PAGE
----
jeff vandermeerANNIHILATION by Jeff Vandermeer. Plot: Area X has been cut off from the rest of the continent for decades. Nature has reclaimed the last vestiges of human civilization. The first expedition returned with reports of a pristine, Edenic landscape; the second expedition ended in mass suicide; the third expedition in a hail of gunfire as its members turned on one another. The members of the eleventh expedition returned as shadows of their former selves, and within weeks, all had died of cancer. In Annihilation, the first volume of Jeff VanderMeer’s Southern Reach trilogy, we join the twelfth expedition. The group is made up of four women: an anthropologist; a surveyor; a psychologist, the de facto leader; and our narrator, a biologist. Their mission is to map the terrain, record all observations of their surroundings and of one another, and, above all, avoid being contaminated by Area X itself. They arrive expecting the unexpected, and Area X delivers. Narrated by Carolyn McCormick on audio, the stand-alone novel is not your typical scifi listen, but has been picked up for a movie adaptation starring Natalie Portman and directed by Alex Garland, who did Ex Machina. It is a subjective account told through the protagonist’s viewpoint. Sensations are key, and the almost stream of consciousness revelations seem like diary entries. There are no Predator creatures hunting them down, using invisibility shields. It’s more cryptic, moody, the influence on the scientists more like the supernatural. And like “The X Files,” not everything can be explained. Which is the whole point. You can see why Garland was attracted to the material. The mystery lingers, and the purpose of such books and films is not to do a neat little Hollywood feel-good wrap-up, complete with one-liners, but to present the dilemma. To incite debate while stimulating the imagination.

For a change or pace, the video below is classical violinist Sarah Chang talking about ethics. Sarah is one of the best musicians in the world, a prodigy who grew into one of the most demanded performers. What is special about her, outside of music, is her honesty and dedication to kids and learning. No diva with a massive ego, she is the real deal. She once showed up in a tiny club in Buenos Aires, just out of love of Latin fusion tango music, although she has played with every major orchestra, including (as a child) with John Williams at the Hollywood Bowl. Our interview with her is HERE.

Sarah Chang

The Book of Dust by Philip Pullman

The Book of DustRenowned storyteller Philip Pullman returns to the parallel world of Lyra Belacqua and His Dark Materials for a thrilling and epic adventure in which daemons, alethiometers, and the Magisterium all play a part. The Book of Dust will be a work in three parts, like His Dark Materials (The Golden Compass, The Subtle Knife, The Amber Spyglass). The title and cover of this first story will remain under wraps until a later date, but it can be revealed that the book is set ten years before The Golden Compass and centers on the much-loved character Lyra and her daemon Pantalaimon.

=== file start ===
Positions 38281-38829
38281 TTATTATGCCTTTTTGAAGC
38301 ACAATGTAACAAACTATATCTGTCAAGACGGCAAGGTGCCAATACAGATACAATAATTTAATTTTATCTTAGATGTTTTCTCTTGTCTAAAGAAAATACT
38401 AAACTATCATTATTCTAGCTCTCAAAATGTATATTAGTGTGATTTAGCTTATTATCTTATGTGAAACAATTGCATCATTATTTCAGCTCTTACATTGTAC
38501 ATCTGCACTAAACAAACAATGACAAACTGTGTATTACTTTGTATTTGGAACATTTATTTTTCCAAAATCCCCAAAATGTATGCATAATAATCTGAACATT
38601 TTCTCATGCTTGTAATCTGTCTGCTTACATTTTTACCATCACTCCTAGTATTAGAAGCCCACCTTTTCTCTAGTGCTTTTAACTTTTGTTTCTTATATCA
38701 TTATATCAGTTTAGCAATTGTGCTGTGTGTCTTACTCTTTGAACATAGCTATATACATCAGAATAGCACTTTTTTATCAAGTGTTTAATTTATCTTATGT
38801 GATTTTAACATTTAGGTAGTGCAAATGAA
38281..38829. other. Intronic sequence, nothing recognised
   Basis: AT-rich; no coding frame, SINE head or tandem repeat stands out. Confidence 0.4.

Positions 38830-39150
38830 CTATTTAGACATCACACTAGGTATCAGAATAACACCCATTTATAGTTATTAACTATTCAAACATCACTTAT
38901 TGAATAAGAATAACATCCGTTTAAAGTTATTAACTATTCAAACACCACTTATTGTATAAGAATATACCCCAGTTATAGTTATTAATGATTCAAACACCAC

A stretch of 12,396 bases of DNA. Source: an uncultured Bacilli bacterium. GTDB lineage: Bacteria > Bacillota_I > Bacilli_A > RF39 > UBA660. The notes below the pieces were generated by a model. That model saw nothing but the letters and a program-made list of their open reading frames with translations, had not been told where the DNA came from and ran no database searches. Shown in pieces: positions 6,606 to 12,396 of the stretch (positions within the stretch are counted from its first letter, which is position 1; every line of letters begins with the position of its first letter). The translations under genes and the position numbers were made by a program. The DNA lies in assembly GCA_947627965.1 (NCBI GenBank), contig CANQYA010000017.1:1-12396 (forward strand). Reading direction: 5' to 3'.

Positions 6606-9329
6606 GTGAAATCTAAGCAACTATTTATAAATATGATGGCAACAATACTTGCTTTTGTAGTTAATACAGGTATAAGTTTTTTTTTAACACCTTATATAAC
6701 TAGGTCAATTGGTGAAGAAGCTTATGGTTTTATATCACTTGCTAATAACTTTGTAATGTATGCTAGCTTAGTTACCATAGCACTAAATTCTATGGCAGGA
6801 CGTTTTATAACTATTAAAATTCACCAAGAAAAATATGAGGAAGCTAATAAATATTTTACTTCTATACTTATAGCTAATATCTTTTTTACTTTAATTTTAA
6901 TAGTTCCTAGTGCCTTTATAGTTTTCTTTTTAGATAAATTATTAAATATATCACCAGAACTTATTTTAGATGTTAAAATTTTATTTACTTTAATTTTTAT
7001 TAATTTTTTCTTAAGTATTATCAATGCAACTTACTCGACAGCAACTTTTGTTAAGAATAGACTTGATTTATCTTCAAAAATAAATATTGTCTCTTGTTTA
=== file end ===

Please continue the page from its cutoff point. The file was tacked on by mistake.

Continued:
Philip Pullman) “I’ve always wanted to tell the story of how Lyra came to be living at Jordan College, and in thinking about it, I discovered a long story that began when she was a baby and will end when she’s grown up. This volume and the next will cover two parts of Lyra’s life: starting at the beginning of her story and returning to her twenty years later. As for the third and final part, my lips are sealed.
Question) Is it a prequel? A sequel?
Answer) It’s neither. In fact, The Book of Dust is . . . an equal. It doesn’t stand before or after His Dark Materials, but beside it. It’s a different story, but there are settings that readers of His Dark Materials will recognize, and characters they’ve met before. Also, of course, there are some characters who are new to us, including an ordinary boy…a boy we have glimpsed in an earlier part of Lyra’s story, if we were paying attention…who, with Lyra, is caught up in a terrifying adventure that takes him into a new world.
Q) Why return to Lyra’s world?
A) Dust. Questions about that mysterious and troubling substance were already causing strife ten years before His Dark Materials, and at the center of The Book of Dust is the struggle between a despotic and totalitarian organization, which wants to stifle speculation and inquiry, and those who believe thought and speech should be free. The idea of Dust suffused His Dark Materials. Little by little through that story the idea of what Dust was became clearer and clearer, but I always wanted to return to it and discover more.

iPhone8

Terry Brooks and Anthony Heald

Anthony Heald

Anthony Heald acted in plays throughout high school and college, and spent 15 years working in regional theater before settling in New York. He quickly established himself there by playing Tom in a 1980 Off-Broadway production of The Glass Menagerie, and two years later made his Broadway debut alongside Holly Hunter in Beth Henley’s The Wake of Jamey Foster. His performances in Anything Goes and Love! Valour! Compassion! earned him Tony Award nominations, and he was recognized with an Obie Award for his work in the productions of The Foreigner, Digby, Henry V and Quartemaine’s Terms. In film, he has appeared in Silkwood, Outrageous Fortune, and in Silence of the Lambs, with minor roles in The Pelican Brief, The Client, A Time to Kill, Kiss of Death, Searching for Bobby Fischer, Postcards from the Edge, 8MM, Proof of Life, Red Dragon, and Accepted. His over sixty audiobooks to date include Where the Red Fern Grows, The Pelican Brief, Jurassic Park, Midnight in the Garden of Good and Evil, (which was a Clint Eastwood movie), The Great Gatsby, and many others. He currently resides in Ashland, Oregon with his family, where he is a member of the Oregon Shakespeare Festival acting company. Our interview at http://AudiobooksToday.blogspot.com